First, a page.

β-Lactamase production is the major β-lactam resistance mechanism in Gram-negative bacteria. β-Lactamase inhibitors (BLIs) efficacious against serine β-lactamase (SBL) producers, especially strains carrying the widely disseminated class A enzymes, are required. Relebactam, a diazabicyclooctane (DBO) BLI is in phase-3 clinical trials in combination with imipenem, for treatment of infections by multi-drug resistant Enterobacteriaceae. We show that relebactam inhibits five clinically-important class A SBLs (despite their differing spectra of activity), representing both chromosomal and plasmid-borne enzymes, i.e. the extended spectrum β-lactamases L2 (inhibition constant 3 μM) and CTX-M-15 (21 μM); and the carbapenemases, KPC-2, -3 and -4 (1 - 5 μM). Against purified class A SBLs, relebactam is an inferior inhibitor compared to the clinically approved DBO avibactam, (9 to 120-fold differences in IC50). Minimum inhibitory concentration assays indicate relebactam potentiates β-lactam (imipenem) activity against KPC-producing Klebsiella pneumoniae with similar potency to avibactam (with ceftazidime). Relebactam is less effective than avibactam in combination with aztreonam against Stenotrophomonas maltophilia K279a. X-ray crystal structures of relebactam bound to CTX-M-15, L2, KPC-2, KPC-3 and KPC-4 reveal its C2 linked piperidine ring can sterically clash with Asn104 (CTX-M-15) or His/Trp105 (L2 and KPCs), rationalizing its poorer inhibition activity compared to avibactam, which has a smaller C2 carboxyamide group. Mass spectrometry and crystallographic data show slow, pH-dependent relebactam desulfation by KPC-2, -3 and -4. This comprehensive comparison of relebactam binding across five clinically-important class A SBLs will inform the design of future DBOs with the aim of improving clinical efficacy of BLI:β-lactam combinations.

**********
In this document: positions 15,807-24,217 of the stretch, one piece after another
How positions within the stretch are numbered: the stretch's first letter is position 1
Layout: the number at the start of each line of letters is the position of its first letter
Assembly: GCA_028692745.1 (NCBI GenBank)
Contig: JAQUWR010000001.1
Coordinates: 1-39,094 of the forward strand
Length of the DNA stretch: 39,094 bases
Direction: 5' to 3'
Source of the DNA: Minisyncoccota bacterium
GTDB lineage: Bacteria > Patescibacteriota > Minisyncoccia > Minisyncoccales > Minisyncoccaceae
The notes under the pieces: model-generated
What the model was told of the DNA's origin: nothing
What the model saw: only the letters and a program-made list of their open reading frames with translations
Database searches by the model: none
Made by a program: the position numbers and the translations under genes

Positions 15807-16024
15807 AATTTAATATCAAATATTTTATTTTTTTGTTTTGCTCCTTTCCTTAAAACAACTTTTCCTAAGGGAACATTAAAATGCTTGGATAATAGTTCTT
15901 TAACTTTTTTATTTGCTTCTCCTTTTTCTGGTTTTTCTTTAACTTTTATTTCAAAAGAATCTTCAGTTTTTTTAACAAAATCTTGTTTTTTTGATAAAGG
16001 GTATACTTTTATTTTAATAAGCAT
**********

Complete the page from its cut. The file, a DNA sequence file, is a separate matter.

- antibiotic resistance
- serine β-lactamase inhibitors